Rule 1: Do not rush weight loss
In Bonci’s experience of helping clients lose weight, she’s noticed the self-education process takes about 12 weeks. You need those three months to train your brain to make a habit of eating well: getting used to reading labels at the supermarket, learning how to plan your meals and shop accordingly, and figuring out how to add more fruit and vegetables to your diet. Quick-fix or fad diets, such as those that rely on one ingredient (the cabbage soup diet, anyone?) or exclude nutrients (usually fat or carbs), are destined to fail because they’re just that – a quick fix. “You want habits that are sustainable for years, not a few days,” says Bonci. And it takes time to develop these habits. Remember, you’re a work in progress – as an eater and a runner.
Make it work
One of the keys to slimming down for good is avoiding some of the common mistakes people make when trying to lose weight quickly. They’re usually errors of deprivation: limiting options until your taste buds become bored, or holding yourself to impossible standards. Then, when you fall off the wagon, the bad habits quickly return. Be flexible and don’t ask too much of yourself.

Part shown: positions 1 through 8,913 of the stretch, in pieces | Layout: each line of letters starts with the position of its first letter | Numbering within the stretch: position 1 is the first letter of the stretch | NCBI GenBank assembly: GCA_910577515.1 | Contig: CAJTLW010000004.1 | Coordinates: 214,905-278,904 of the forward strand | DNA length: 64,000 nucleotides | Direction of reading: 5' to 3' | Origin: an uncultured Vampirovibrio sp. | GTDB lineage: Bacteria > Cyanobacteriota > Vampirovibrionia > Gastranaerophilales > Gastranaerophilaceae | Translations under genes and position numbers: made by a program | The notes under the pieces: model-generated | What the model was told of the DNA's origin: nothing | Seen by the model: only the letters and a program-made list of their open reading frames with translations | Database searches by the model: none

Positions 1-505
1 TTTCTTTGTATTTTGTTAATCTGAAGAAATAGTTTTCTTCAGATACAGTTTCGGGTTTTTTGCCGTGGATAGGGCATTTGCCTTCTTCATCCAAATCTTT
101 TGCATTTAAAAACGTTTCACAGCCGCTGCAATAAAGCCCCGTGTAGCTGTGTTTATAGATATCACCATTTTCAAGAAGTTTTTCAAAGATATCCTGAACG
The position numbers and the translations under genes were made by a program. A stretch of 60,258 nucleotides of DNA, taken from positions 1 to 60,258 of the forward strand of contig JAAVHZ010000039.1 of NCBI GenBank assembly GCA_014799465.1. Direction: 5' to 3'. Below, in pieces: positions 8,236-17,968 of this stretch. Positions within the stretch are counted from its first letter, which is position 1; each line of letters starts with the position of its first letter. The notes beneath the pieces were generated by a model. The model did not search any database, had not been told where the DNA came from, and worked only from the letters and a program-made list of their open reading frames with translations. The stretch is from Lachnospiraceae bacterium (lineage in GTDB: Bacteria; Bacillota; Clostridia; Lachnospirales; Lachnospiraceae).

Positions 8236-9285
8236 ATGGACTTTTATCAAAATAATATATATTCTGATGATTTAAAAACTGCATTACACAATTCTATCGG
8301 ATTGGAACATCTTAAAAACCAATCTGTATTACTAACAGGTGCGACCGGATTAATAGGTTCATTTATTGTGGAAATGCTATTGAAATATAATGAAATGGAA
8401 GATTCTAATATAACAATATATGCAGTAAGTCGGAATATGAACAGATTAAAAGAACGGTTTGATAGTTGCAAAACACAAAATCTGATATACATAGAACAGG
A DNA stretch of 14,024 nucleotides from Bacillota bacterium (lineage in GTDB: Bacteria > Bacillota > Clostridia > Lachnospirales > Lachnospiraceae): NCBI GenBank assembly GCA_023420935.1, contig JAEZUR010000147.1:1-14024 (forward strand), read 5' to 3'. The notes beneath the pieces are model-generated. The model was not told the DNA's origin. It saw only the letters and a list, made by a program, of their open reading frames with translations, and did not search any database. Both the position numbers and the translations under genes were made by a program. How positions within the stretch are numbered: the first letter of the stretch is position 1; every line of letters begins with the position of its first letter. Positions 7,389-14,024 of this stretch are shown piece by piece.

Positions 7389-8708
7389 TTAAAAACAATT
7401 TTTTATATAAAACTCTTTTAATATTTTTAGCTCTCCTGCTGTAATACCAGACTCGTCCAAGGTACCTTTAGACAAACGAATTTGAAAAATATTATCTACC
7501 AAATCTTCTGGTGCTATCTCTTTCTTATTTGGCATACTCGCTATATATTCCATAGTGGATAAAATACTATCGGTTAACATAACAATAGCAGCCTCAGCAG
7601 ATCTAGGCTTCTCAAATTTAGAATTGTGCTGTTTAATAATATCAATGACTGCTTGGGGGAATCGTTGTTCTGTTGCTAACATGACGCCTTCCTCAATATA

MAKE YOUR FOOD TASTE GOOD
“When people go into diet mode, all they eat is grilled chicken salad,” says Bonci. “Pretty soon their eyes, tongue and brain start begging for something else – such as salty crisps or sweet ice cream.” She suggests trying foods with different textures, spices and flavours. The more variety you have, the less you’ll experience cravings for unhealthy foods.
KEEP FINE-TUNING YOUR PLAN
Sometimes an injury ruins your race plans. So you readjust and come back stronger. The same holds true for your diet. A good way to re-examine your strategy is to use a food log (see Rule 5). You might realise you’ve been hungrier on tough workout days and need an extra snack. Or you might see you’ve been rushing through lunch and should slow down.
DON’T GIVE UP
Just because you had an extra custard cream, don’t fall into the ‘I’ve blown it’ trap. “People set up such rigid guidelines,” Bonci says. “Then it’s, ‘Uh-oh, I deviated, so I might as well continue eating until bedtime.’ Maybe it was more than you wanted, but it’s not the end of the world. Move on. You’ll be far more successful on your path to weight loss.”